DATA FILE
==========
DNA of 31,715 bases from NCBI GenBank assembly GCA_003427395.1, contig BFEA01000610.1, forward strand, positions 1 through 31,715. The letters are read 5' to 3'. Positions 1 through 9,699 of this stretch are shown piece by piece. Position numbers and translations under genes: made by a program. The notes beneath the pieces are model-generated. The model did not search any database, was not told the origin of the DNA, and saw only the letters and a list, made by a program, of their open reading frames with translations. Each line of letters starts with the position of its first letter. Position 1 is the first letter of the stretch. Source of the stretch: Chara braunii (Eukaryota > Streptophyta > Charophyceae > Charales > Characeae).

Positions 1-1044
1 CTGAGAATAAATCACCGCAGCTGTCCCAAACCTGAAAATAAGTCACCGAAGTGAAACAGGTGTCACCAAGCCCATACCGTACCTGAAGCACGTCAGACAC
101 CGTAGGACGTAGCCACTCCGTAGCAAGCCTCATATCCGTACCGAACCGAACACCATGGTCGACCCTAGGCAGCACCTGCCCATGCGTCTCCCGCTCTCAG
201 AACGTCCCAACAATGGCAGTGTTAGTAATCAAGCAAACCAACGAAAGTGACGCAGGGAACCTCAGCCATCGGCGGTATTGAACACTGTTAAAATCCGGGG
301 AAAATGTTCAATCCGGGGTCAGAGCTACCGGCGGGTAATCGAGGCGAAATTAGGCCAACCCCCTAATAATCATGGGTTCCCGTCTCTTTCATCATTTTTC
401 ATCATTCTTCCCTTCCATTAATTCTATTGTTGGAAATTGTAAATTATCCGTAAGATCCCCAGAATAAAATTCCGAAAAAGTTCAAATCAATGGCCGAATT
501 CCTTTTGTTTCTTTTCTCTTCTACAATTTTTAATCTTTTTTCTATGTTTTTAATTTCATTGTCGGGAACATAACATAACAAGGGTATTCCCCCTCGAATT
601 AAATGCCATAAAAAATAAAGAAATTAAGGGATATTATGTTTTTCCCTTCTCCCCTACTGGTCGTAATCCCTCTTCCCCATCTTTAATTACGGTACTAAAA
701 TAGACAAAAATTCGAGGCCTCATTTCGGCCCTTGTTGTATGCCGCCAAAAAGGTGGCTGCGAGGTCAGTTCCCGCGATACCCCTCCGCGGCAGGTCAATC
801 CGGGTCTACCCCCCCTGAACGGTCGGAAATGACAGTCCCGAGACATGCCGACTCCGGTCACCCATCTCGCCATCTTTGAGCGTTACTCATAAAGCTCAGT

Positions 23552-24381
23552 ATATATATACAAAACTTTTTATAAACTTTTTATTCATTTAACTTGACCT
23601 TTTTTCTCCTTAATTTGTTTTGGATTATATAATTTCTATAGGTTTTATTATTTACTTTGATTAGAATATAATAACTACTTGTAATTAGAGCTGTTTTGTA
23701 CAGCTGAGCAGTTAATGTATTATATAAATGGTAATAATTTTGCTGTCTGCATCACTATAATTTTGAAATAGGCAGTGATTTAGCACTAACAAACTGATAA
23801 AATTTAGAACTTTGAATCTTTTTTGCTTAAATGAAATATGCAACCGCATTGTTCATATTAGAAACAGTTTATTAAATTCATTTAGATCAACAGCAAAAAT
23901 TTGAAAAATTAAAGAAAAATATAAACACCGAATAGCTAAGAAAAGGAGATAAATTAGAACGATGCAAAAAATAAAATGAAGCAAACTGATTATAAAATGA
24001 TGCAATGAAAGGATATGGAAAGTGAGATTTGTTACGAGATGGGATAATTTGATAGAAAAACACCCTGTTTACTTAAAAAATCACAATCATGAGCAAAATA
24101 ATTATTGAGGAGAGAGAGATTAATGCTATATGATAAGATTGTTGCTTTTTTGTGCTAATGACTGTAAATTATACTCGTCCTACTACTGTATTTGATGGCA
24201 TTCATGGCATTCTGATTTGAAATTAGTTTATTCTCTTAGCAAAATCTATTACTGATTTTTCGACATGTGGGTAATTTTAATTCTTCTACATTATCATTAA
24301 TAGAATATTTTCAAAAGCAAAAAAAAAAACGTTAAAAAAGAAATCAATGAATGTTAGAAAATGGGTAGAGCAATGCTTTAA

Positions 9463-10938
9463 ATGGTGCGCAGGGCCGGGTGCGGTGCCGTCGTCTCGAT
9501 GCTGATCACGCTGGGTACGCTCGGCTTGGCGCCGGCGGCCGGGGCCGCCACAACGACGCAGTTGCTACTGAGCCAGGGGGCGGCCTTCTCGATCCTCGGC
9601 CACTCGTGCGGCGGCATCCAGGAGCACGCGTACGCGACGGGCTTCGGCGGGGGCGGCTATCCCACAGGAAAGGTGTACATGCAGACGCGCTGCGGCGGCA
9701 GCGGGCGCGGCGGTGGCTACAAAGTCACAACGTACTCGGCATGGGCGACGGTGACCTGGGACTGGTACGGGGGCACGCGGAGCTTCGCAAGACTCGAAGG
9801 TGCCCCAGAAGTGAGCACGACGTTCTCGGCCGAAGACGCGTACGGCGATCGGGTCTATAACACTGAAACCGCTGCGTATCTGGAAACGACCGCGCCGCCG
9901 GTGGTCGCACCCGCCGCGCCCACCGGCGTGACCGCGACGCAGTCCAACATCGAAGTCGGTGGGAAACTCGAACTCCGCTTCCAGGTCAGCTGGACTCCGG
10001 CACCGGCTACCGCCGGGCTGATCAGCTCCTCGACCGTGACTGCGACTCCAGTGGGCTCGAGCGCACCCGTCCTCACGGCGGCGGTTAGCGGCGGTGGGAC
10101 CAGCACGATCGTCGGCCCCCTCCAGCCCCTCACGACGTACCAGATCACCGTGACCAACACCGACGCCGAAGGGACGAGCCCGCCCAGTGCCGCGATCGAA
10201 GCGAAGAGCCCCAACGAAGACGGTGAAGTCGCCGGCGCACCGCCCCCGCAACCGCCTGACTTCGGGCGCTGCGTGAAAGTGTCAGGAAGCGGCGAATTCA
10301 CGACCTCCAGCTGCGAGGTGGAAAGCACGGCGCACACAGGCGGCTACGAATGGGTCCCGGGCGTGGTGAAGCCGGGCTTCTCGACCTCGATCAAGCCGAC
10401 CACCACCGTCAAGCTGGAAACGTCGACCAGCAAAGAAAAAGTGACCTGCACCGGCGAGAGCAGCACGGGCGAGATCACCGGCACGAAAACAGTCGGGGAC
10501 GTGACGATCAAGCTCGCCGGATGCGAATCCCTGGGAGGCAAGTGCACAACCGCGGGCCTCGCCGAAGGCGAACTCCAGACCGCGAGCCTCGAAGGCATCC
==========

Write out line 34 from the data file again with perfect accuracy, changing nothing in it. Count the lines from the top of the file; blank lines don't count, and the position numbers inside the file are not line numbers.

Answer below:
10501 GTGACGATCAAGCTCGCCGGATGCGAATCCCTGGGAGGCAAGTGCACAACCGCGGGCCTCGCCGAAGGCGAACTCCAGACCGCGAGCCTCGAAGGCATCC